In Educating Rita, Rita’s habit of buying dresses symbolizes her desire to bring about meaningful change in her life. In a discussion about her educational background and her experience growing up in the working class, Rita tells Frank that she always wanted to apply herself in school but felt like she couldn’t because everybody around her considered academic pursuits as worthless. “Not that I didn’t go along with it because I did,” she admits. “But at the same time, there was always somethin’ tappin’ away in my head, tryin’ to tell me I might have got it all wrong. But I’d just put the music back on or buy another dress an’ stop worryin’.” Whenever she started to consider the fact that she wasn’t living up to her full potential, Rita went out to “buy another dress.” One day, though, she finally asked herself, “Is this it? Is this the absolute maximum that I can expect from this livin’ lark?” As she details her change of heart to Frank, she says, “Because that is when you’ve got to decide whether it’s gonna be another change of dress or a change in yourself.” As such, she likens her obsession with dresses to a superficial kind of “change” that doesn’t give a person a true sense of fulfillment, but rather a temporary feeling of contentment. Rather than embracing external transformations, Rita seeks true personal growth by telling herself that she can’t buy another dress until she passes her first exam, thereby turning the idea of a new dress into an incentive for self-improvement rather than a fleeting thrill.
Dresses Quotes in Educating Rita
Rita: See, if I’d started takin’ school seriously then I would have had to become different from my mates; an’ that’s not allowed.
Frank: Not allowed by whom?
Rita: By y’ mates, y’ family, by everyone. So y’ never admit that school could be anythin’ other than useless an’ irrelevant. An’ what you’ve really got to be into are things like music an’ clothes and getting’ pissed an’ coppin’ off an’ all that kind of stuff. Not that I didn’t go along with it because I did. But at the same time, there was always somethin’ tappin’ away in my head, tryin’ to tell me I might have got it all wrong. But I’d just put the music back on or buy another dress an’ stop worryin’. ’Cos there’s always something that can make y’ forget. An’ so y’ keep on goin’, tellin’ y’self that life is great—there’s always another club to go to, a new feller to be chasin’, a laugh an’ a joke with the girls. Till one day, you just stop an’ own up to yourself. Y’ say, ‘Is this it? Is this the absolute maximum that I can expect from this livin’ lark?’ An’ that’s the really big moment that is. Because that is when you’ve got to decide whether it’s gonna be another change of dress or a change in yourself.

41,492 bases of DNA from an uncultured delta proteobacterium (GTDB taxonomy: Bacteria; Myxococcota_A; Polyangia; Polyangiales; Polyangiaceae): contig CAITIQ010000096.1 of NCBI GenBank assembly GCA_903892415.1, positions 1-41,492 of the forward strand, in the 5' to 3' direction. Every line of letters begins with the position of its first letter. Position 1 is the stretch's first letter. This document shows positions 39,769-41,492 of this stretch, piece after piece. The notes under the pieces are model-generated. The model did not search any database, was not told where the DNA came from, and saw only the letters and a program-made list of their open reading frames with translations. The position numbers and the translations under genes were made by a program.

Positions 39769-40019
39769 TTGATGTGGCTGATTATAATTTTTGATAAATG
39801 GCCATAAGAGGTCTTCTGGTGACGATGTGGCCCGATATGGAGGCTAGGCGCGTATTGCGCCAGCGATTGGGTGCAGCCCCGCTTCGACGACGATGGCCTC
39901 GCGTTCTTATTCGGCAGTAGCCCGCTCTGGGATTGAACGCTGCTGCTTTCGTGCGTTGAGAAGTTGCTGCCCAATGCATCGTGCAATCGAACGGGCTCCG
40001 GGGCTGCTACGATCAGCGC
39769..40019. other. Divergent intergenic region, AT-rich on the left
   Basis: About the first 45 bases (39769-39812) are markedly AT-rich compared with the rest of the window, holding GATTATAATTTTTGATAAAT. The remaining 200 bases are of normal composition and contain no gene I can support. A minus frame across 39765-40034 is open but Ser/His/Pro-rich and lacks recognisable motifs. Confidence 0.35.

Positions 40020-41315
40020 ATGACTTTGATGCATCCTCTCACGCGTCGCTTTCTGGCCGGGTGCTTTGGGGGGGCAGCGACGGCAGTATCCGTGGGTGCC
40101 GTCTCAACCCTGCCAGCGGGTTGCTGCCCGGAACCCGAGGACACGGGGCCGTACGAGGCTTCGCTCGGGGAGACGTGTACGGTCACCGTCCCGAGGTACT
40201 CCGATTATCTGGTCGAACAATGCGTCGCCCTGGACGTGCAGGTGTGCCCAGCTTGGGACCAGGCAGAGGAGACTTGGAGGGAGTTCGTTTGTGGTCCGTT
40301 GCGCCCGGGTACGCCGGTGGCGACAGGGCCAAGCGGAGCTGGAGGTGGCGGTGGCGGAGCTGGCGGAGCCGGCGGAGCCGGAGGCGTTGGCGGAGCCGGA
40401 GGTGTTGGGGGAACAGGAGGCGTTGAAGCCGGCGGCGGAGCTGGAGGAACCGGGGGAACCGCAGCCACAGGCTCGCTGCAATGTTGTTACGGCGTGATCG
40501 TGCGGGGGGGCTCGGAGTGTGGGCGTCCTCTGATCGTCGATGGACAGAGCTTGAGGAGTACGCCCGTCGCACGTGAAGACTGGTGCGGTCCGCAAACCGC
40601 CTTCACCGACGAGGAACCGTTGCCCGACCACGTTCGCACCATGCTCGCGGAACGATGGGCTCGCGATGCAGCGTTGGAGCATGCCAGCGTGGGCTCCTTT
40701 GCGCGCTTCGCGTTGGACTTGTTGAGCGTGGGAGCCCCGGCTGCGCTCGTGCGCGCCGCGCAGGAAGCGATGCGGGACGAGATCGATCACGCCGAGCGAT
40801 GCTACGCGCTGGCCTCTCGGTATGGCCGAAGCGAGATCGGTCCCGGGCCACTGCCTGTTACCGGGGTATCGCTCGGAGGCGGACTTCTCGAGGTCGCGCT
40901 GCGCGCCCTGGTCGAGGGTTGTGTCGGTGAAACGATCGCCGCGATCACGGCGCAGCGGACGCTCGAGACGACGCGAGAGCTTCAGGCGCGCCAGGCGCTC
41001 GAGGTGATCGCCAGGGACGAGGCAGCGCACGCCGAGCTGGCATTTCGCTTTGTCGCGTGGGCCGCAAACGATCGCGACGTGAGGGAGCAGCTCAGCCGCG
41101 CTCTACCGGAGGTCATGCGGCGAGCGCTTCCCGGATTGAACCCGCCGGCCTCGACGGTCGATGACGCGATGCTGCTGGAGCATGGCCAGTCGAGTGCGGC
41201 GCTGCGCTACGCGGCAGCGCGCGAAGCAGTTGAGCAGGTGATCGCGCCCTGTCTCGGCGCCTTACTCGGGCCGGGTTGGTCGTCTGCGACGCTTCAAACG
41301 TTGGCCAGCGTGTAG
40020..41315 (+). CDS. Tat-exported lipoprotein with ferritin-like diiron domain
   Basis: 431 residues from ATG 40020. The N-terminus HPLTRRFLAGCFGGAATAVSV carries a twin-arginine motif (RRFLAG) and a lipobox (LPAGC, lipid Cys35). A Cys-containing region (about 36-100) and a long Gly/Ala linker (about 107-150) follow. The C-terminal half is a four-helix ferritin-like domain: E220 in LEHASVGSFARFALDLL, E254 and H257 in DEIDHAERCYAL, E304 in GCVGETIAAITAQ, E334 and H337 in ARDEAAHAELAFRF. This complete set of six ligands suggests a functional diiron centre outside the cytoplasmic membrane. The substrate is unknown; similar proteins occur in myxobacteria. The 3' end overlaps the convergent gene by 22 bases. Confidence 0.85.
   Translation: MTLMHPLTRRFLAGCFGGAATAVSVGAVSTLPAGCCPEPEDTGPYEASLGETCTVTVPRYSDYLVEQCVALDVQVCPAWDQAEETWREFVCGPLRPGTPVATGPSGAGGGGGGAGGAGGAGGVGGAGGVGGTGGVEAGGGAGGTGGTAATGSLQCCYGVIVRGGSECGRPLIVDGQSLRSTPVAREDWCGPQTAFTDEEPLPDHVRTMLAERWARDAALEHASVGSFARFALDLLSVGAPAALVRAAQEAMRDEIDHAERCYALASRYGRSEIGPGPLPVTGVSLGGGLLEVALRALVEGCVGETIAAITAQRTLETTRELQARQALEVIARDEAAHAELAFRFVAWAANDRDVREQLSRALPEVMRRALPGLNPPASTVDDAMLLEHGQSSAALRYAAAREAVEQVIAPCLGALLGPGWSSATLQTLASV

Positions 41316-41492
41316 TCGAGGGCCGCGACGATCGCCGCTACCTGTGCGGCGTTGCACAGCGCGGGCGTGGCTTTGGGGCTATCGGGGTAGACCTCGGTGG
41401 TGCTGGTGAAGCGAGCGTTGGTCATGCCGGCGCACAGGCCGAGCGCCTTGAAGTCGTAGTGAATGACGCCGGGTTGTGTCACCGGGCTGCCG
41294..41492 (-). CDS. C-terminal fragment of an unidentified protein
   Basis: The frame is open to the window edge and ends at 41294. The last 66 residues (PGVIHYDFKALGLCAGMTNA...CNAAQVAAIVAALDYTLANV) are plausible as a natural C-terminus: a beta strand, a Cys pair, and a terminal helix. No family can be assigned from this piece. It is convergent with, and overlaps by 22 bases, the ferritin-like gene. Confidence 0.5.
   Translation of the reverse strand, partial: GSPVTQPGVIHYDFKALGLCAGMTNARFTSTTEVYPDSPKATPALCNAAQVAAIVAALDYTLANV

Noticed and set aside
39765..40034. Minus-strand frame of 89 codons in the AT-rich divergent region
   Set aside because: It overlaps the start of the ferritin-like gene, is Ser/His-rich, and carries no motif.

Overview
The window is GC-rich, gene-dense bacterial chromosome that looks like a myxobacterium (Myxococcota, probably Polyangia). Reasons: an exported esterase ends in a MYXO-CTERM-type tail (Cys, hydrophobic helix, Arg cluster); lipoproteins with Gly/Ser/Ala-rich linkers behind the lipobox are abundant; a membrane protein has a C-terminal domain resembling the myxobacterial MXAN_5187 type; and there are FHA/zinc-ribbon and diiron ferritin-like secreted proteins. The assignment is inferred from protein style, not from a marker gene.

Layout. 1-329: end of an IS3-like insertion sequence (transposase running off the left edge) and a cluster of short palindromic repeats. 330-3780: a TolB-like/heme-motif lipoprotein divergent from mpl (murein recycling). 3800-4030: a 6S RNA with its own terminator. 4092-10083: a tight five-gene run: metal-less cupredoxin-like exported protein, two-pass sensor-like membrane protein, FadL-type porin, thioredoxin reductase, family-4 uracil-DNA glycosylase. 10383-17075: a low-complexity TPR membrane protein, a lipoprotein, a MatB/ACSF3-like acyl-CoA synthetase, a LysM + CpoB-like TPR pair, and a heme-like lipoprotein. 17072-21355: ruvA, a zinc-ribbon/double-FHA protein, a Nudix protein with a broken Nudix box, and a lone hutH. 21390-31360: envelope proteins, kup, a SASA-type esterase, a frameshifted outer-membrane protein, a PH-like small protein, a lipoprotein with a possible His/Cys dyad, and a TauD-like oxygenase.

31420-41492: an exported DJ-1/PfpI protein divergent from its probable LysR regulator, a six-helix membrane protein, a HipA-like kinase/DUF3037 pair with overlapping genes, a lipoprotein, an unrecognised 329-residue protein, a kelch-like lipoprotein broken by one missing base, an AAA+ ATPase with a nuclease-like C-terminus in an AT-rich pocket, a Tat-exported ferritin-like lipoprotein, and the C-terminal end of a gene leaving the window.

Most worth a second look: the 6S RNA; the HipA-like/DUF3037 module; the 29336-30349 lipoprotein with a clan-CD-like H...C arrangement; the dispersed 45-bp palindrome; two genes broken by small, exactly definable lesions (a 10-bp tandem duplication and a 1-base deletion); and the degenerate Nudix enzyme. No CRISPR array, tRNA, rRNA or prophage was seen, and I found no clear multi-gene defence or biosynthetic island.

There is no contentment. Because there’s no meanin’ left. (Beat.) Sometimes, when y’ hear the old ones tellin’ stories about the past, y’ know, about the war or when they were all strugglin’, fightin’ for food and clothes and houses, their eyes light up while they’re tellin y’ because there was some meanin’ then. But what’s…what’s stupid is that now…now that most of them have got some kind of a house an’ there is food an’ money around, they’re better off but, honest, they know they’ve got nothin’ as well—because the meanin’s all gone; so there’s nothin’ to believe in. It’s like there’s this sort of disease but no one mentions it; everyone behaves as though it’s normal, y’ know, inevitable, that there’s vandalism an’ violence an’ houses burnt out and wrecked by the people they were built for. But this disease, it just keeps on bein’ hidden; because everyone’s caught up in the ‘Got-to-Have’ game, all runnin’ round like headless chickens chasin’ the latest got-to-have tellies an’ got-to-have cars, got-to-have garbage that leaves y’ wonderin’ why you’ve still got nothin’—even when you’ve got it. (Beat.) I suppose it’s just like me, isn’t it, y’ know when I was buyin’ dresses, keepin’ the disease covered up all the time.